Five Useful WordPress Tricks I Just Discovered

I’ve been developing themes and plugins with WordPress for over fours years now and it seems like I learn something new on every project. There are so many useful functions built into WordPress just waiting to be discovered.

Here is a list of my latest finds. I hope these are as useful to you as they are to me.

Paragraph Wrapping

This one is especially helpful when you are working with custom fields. We do not want our end user to use HTML tags when adding content, but we also want to avoid large chunks of unpaginated content.

Luckily the WordPress team provides a built-in function that allows us to format paragraphs and keep our form input free of HTML tags.

Simply wrap your text in this function. Replace $text with the input that you wish to format.

<?php wpautop( $text ); ?>

For Your Reference: WordPress Function Reference

Twitter like post dates

Instead of a boring and useless date you can use “Twitter Like” post dates. Normally this would require some complicated JavaScript or PHP, but WordPress provides a useful function that allows easy relative post dates.

Basically instead of 12/05/2014 we can say “Posted 2 days ago”. This provides your readers with a better sense of how old the content is.

To achieve this we use the human_time_diff( $from, $to ); function. It takes two arguments, $from and $to. In our case, $from is post’s publish date and time and $to is the current date and time.

Add the following code to your post to display relative publish dates.

<?php human_time_diff( get_the_time('U'), current_time('timestamp') ); ?>

For Your Reference: WordPress Function Reference

Organize your custom post type content templates

One of my biggest pet peeves with WordPress Theme Development is file organization. By default all archive and single post templates are stored in the the main theme folder. This is fine for small themes without custom post types and taxonomies, but with a lot of custom archive and single post templates your theme folder will become cluttered.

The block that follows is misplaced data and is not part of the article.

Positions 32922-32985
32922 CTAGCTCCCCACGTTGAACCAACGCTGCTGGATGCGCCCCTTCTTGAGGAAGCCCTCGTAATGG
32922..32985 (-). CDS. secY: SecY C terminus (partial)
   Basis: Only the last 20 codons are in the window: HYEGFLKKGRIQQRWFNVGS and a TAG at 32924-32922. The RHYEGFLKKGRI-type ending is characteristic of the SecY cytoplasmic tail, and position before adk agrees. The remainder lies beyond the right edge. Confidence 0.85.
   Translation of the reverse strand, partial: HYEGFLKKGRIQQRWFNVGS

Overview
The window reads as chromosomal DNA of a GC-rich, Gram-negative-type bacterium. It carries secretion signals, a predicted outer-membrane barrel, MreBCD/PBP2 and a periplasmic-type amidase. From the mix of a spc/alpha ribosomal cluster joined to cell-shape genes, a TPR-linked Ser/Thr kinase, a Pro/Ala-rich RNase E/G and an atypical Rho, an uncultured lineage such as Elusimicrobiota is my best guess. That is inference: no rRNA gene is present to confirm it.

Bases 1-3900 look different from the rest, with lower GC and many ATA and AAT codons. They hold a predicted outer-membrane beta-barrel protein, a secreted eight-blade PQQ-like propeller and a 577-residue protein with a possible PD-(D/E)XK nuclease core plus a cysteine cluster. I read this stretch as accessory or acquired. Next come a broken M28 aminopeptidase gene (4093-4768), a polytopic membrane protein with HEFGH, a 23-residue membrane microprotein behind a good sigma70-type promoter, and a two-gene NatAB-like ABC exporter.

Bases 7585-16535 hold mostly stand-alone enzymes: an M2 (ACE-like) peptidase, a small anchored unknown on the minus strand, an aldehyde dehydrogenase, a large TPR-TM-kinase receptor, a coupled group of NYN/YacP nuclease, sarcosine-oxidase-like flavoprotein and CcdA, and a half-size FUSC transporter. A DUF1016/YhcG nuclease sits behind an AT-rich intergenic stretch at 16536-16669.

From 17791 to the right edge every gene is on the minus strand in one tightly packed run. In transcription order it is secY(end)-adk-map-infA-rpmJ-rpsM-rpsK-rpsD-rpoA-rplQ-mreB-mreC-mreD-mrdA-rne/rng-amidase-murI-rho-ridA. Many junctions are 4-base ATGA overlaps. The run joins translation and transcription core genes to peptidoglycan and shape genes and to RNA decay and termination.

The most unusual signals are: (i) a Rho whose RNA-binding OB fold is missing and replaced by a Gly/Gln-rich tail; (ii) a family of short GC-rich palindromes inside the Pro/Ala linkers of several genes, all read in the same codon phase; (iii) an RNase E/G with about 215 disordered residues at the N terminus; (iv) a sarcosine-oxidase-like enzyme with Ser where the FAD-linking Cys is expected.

Unless you add a function to your theme WordPress will not detect any templates stored in subdirectories. Since we want to store them in their own folder we can add the following code to functions.php

<?php 

add_filter( 'template_include', 'custom_template_include' );

function custom_template_include( $template ) {
    $custom_template_location = '/archives/';
    $cpt_tmp = NULL;
    if ( elr_is_cpt_archive() ) {
        
        if ( is_archive() ) {
            $cpt_tmp = get_stylesheet_directory() . $custom_template_location . 'archive-' . get_post_type() . '.php';
        } else if ( is_single() ) {
            $cpt_tmp = get_stylesheet_directory() . $custom_template_location . 'single-' . get_post_type() . '.php';
        }

        if ( file_exists( $cpt_tmp ) ) {
            return $cpt_tmp;
        }
    }
    return $template;
}

?>

Now your theme folder will be nice and clutter free!

Prevent those annoying revisions

Post revisions can be very useful but will quickly clutter your database. If you don’t use them, you can disable them.

This one is pretty easy. Just add the following line to your wp-config.php file.

define( 'WP_POST_REVISIONS', FALSE );

Check URL formats

When working with urls, especially those pulled from a database, you should ensure that they are properly formatted and free of malicious characters.

Simply wrap the url you want to escape in the esc_url(); function to check the url.

$test_url = 'http://testpage.com/test/';
$url = esc_url( $test_url );

There are many more esc functions built into WordPress.

Check them out here: http://codex.wordpress.org/Data_Validation